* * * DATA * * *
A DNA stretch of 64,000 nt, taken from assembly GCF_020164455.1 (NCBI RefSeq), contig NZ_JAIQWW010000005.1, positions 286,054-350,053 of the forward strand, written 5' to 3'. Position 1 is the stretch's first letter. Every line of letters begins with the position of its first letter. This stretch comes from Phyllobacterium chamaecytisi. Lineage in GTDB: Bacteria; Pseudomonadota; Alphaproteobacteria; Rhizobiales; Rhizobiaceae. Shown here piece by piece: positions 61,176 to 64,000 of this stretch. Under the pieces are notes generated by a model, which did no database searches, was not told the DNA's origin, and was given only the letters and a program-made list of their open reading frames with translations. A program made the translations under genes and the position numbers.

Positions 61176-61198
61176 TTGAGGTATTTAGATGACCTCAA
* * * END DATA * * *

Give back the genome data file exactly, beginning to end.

A DNA stretch of 64,000 nt, taken from assembly GCF_020164455.1 (NCBI RefSeq), contig NZ_JAIQWW010000005.1, positions 286,054-350,053 of the forward strand, written 5' to 3'. Position 1 is the stretch's first letter. Every line of letters begins with the position of its first letter. This stretch comes from Phyllobacterium chamaecytisi. Lineage in GTDB: Bacteria; Pseudomonadota; Alphaproteobacteria; Rhizobiales; Rhizobiaceae. Shown here piece by piece: positions 61,176 to 64,000 of this stretch. Under the pieces are notes generated by a model, which did no database searches, was not told the DNA's origin, and was given only the letters and a program-made list of their open reading frames with translations. A program made the translations under genes and the position numbers.

Positions 61176-61198
61176 TTGAGGTATTTAGATGACCTCAA